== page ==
Shortly after his transfer to Guantanamo in September 2006, when he and 13 others were removed from secret CIA custody, Mohammed told a Combatant Status Review Tribunal that he was responsible for numerous terrorist attacks and plots around the world, including "the 9/11 Operation, from A to Z." He said the plan to hijack airplanes and fly them into major U.S. landmarks was an act of war against an oppressor, and described himself as the operations director.
Mohammed, a Pakistani who is about 44 years old and graduated from North Carolina A&T State University in 1986 with a degree in mechanical engineering, fought the Soviets in Afghanistan after college. He later joined plots around the world against U.S. and allied interests.
Among the other defendants, Binalshibh, 36, of Yemen allegedly was the primary communications intermediary between the Sept. 11 hijackers and al-Qaeda leadership in Afghanistan and Pakistan
, with close ties to hijacker Mohamed Atta, whom he met in Hamburg in 1995. According to the Sept. 11 Commission, Binalshibh developed strong feelings that Muslims should pursue jihad against what he perceived to be a "Jewish world conspiracy."
Binalshibh allegedly worked with Khalid Sheik Mohammed on follow-up attacks on western nations, including a plot to hijack airplanes in England. He did not participate in, and did not show up for, an earlier status hearing at Guantanamo.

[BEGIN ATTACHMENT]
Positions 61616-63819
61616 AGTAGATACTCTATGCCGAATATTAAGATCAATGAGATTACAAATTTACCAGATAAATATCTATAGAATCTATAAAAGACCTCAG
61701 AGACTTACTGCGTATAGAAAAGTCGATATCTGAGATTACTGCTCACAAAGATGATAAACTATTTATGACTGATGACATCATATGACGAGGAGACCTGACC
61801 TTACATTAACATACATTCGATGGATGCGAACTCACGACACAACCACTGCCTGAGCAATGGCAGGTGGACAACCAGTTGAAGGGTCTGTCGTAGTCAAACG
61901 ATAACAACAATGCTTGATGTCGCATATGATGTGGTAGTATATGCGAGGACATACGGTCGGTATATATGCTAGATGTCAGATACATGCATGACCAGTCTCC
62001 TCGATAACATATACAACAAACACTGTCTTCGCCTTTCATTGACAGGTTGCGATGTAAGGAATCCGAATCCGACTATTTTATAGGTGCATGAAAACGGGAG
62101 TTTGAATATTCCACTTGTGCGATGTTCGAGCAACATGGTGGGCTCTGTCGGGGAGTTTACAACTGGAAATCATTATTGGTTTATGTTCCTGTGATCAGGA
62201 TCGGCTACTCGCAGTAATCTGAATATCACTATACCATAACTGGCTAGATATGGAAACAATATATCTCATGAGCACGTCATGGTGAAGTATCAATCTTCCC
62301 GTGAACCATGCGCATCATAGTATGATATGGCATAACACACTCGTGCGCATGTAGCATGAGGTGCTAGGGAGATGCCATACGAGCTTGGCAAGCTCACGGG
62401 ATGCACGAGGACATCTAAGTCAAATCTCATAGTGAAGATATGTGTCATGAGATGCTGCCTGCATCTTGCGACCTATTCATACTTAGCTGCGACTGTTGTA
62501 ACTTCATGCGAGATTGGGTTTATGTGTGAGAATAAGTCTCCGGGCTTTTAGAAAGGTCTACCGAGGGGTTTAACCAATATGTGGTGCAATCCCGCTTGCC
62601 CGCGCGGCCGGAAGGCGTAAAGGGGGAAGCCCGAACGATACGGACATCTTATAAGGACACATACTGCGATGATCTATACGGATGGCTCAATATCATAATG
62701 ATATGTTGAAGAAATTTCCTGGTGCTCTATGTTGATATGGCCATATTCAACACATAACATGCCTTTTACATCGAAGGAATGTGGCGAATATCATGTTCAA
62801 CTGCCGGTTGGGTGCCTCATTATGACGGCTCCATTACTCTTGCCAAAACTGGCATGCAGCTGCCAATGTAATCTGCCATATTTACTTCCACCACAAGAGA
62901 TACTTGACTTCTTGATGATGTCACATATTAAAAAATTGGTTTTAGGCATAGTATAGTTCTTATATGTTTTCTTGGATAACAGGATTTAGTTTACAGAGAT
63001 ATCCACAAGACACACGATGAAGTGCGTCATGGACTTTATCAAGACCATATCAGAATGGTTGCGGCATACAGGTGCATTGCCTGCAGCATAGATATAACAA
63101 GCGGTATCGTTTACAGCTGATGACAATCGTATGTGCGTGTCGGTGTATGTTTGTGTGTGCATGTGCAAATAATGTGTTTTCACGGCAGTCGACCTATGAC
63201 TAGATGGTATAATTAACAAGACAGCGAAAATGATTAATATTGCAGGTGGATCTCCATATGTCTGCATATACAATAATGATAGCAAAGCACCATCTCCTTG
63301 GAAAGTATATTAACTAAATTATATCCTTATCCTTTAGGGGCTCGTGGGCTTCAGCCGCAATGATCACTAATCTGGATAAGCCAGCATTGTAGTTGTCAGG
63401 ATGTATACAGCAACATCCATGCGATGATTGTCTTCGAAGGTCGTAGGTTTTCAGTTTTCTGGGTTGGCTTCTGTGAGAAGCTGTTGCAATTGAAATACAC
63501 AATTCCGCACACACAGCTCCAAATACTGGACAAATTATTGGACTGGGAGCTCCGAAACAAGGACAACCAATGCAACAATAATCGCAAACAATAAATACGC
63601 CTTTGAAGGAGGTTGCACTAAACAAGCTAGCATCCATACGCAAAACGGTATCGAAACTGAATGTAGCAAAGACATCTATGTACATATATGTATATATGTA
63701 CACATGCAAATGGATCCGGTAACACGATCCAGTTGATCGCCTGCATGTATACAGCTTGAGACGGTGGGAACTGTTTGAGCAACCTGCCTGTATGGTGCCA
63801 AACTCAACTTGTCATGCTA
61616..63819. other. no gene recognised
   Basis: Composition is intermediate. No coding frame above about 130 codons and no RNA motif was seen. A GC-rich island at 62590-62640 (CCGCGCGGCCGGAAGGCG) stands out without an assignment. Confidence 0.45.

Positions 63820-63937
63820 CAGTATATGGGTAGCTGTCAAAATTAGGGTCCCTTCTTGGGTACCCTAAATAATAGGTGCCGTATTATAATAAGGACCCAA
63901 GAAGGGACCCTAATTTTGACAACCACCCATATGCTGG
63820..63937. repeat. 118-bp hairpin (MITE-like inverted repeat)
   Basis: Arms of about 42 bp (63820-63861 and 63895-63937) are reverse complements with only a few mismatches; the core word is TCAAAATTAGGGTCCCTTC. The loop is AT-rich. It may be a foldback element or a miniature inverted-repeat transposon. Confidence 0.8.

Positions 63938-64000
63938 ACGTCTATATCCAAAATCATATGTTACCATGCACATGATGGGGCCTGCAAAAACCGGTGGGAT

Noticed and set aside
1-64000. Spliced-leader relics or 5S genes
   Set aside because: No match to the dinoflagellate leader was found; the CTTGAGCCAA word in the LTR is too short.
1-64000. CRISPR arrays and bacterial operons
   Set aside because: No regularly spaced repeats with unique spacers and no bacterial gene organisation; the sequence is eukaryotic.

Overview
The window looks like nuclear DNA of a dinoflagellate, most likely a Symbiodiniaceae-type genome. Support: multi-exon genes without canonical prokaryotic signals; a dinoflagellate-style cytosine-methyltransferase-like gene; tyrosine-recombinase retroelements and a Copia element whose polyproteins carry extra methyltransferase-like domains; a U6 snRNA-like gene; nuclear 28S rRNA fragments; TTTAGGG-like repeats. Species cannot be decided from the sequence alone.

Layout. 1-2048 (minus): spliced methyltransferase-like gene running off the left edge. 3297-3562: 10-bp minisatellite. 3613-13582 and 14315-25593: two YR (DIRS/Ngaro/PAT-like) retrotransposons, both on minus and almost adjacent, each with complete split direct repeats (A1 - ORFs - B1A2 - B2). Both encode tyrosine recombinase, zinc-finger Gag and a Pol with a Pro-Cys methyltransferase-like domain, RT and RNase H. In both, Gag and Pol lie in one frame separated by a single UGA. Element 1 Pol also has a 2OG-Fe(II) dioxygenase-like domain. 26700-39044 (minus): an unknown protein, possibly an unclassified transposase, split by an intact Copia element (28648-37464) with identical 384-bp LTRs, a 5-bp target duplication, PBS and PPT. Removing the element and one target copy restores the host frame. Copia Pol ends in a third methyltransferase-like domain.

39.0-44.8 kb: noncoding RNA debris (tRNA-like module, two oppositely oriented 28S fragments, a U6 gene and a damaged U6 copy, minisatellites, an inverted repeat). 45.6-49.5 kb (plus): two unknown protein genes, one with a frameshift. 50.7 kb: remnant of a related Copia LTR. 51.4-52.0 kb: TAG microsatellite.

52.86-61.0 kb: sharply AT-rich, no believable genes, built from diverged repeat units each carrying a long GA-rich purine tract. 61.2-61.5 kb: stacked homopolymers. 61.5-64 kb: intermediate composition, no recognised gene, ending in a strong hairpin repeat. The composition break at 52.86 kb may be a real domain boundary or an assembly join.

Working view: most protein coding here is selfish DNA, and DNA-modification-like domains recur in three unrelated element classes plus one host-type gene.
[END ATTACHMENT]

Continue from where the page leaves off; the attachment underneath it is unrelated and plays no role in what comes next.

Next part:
Hawsawi allegedly helped finance the Sept. 11 attacks, working with Mohammed to move money to the hijackers and to help facilitate their travel to the United States. Hawsawi, 39, of Saudi Arabia
allegedly told U.S. interrogators that he bought airplane tickets for some of the hijackers in the United Arab Emirates and was in close contact with Atta in the days before the attacks, receiving money transfers from him, according to an affidavit filed in federal court as part of the case against Zacarias Moussaoui.
Ali, 29, of Pakistan is Mohammed's nephew and a cousin of convicted World Trade Center bomber Ramzi Yousef. U.S. officials allege that he helped carry out the Sept. 11 attacks by moving money to the hijackers and acting as a travel facilitator. Ali, in tribunal hearings at Guantanamo in March 2007, said he was a businessman with no connection to al-Qaeda, and Mohammed wrote a declaration asserting Ali's innocence. He was arrested in April 2003, when officials believe they disrupted a plan that Ali was shepherding to hijack airliners in London.
Also part of the alleged conspiracy is Attash, a Yemeni who is accused of taking part in the Sept. 11 attacks by trying to obtain a U.S. visa, by conducting reconnaissance on U.S. airliners in Asia to assess in-flight security, and by helping to identify potential hijackers.
Bin Attash, who was purportedly a bodyguard for bin Laden and a jihadist fighter, lost his right leg during a battlefield accident in Afghanistan in 1997. At his tribunal hearing at Guantanamo in March 2007, bin Attash said he planned the October, 2000 USS Cole bombing operation and took part in planning the 1998 U.S. embassy bombings in Kenya and Tanzania.